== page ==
Low-profile wire chairs combined with classically styled dip-painted stools come together for a Bauhaus-like aesthetic, enhanced by the series of glass and black pendant lamps above. The kitchen itself is polished and current but outfitted with several cute vintage cooking implements.
Iconic mid-century Eames chairs pair well with the distressed wood tabletop. More early modern influence comes from the 1925 PH 4/3 pendant light designed by Poul Henningsen. Even the chalkboard accent wall hosts a little vintage flair by way of classical signage lettering.
Hans Wegner designed the CH88 chair in 1955 but it spent its entire life available only as a prototype – until, in celebration of what would be Wegner’s 100th birthday, when it finally enjoyed its public release.
Hairpin legs are a distinguishing feature of mid-century inspired design, but the molded chairs that accompany the dining table are fresh and modern as can be. This space demonstrates the best of modern minimalism and an appreciation for organic materials all at once.
Ultra-modern interior styling displays only the most subtle influence from traditional design themes – like the parquet floor tiles, or the blown glass lighting collection. The lights are the work of Dan Yeffet and Lucie Koldova.
Beautiful wooden floors offer a classic touch, as do the flowing curtains and scalloped pendant lights. Everything seems so very elegant and warm despite the relatively minimalistic pieces used throughout.
Harvest gold and pea green make up a vintage color theme nobody could forget, yet this arrangement feels perfectly fresh and vibrant. The clever vertical garden idea pulls double duty for functionality and aesthetics.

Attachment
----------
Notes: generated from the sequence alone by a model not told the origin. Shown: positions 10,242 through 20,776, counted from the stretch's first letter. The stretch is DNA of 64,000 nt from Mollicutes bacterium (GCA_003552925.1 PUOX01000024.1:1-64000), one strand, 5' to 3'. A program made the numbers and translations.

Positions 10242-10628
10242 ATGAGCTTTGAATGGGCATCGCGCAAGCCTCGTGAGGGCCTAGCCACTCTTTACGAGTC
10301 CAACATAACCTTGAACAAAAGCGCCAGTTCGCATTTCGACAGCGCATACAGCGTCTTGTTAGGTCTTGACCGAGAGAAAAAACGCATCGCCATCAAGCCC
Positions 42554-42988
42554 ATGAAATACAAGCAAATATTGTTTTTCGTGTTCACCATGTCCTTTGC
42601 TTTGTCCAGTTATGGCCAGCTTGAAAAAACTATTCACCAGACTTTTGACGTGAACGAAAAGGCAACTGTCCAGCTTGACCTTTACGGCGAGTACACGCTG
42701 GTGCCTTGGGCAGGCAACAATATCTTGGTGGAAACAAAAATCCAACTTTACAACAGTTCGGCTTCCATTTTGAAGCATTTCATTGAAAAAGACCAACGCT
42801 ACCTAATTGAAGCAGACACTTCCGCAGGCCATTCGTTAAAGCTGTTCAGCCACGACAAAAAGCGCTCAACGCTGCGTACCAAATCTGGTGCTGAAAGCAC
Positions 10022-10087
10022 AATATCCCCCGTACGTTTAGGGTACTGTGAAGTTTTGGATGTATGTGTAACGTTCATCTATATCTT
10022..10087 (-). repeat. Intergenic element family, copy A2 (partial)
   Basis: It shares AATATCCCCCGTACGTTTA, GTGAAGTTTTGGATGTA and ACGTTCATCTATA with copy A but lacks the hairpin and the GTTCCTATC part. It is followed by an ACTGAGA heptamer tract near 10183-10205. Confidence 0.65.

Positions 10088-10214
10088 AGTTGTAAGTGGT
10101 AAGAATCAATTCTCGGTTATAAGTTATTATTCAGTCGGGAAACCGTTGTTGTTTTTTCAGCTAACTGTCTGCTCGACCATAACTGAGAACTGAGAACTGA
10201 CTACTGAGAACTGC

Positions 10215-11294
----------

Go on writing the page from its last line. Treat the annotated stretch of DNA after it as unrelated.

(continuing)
The chairs used in this design are one of the most successful designs of the industrial age, the famous 1859 Era Chair by Michael Thonet. Above, substantial metal pendant lights bring out the industrial attitude bestowed by the glossy black table and chairs.
Capturing the atmosphere of a warm autumn day, this formal dining arrangement peers out of a spectacular picture glass window. To the left, a versatile storage unit serves to divide the social areas while contributing to the rich wood theme. Geometric pendant lights offer that modernistic spark that ties the vintage furniture back to today’s favored trends.
This modern dining room is a veritable gallery of classic chair designs, ranging from Wegner to Panton to Eames. The lamps are also a throwback of sorts – Jan Plecháč and Henry Wielgus designed these blown glass lamps as part of the Neverending Glory Collection, inspired by iconic chandeliers from the world’s most important opera houses and theaters.
A bold and sophisticated brass chandelier adds a layer of tradition and charm within this minimalistic white dining arrangement.
It’s hard to go wrong with a wood and white theme. This one incorporates the trendy horizontal wall paneling but keeps its classic flair with a set of mid-century Wishbone chairs and retro-inspired pendant lamps.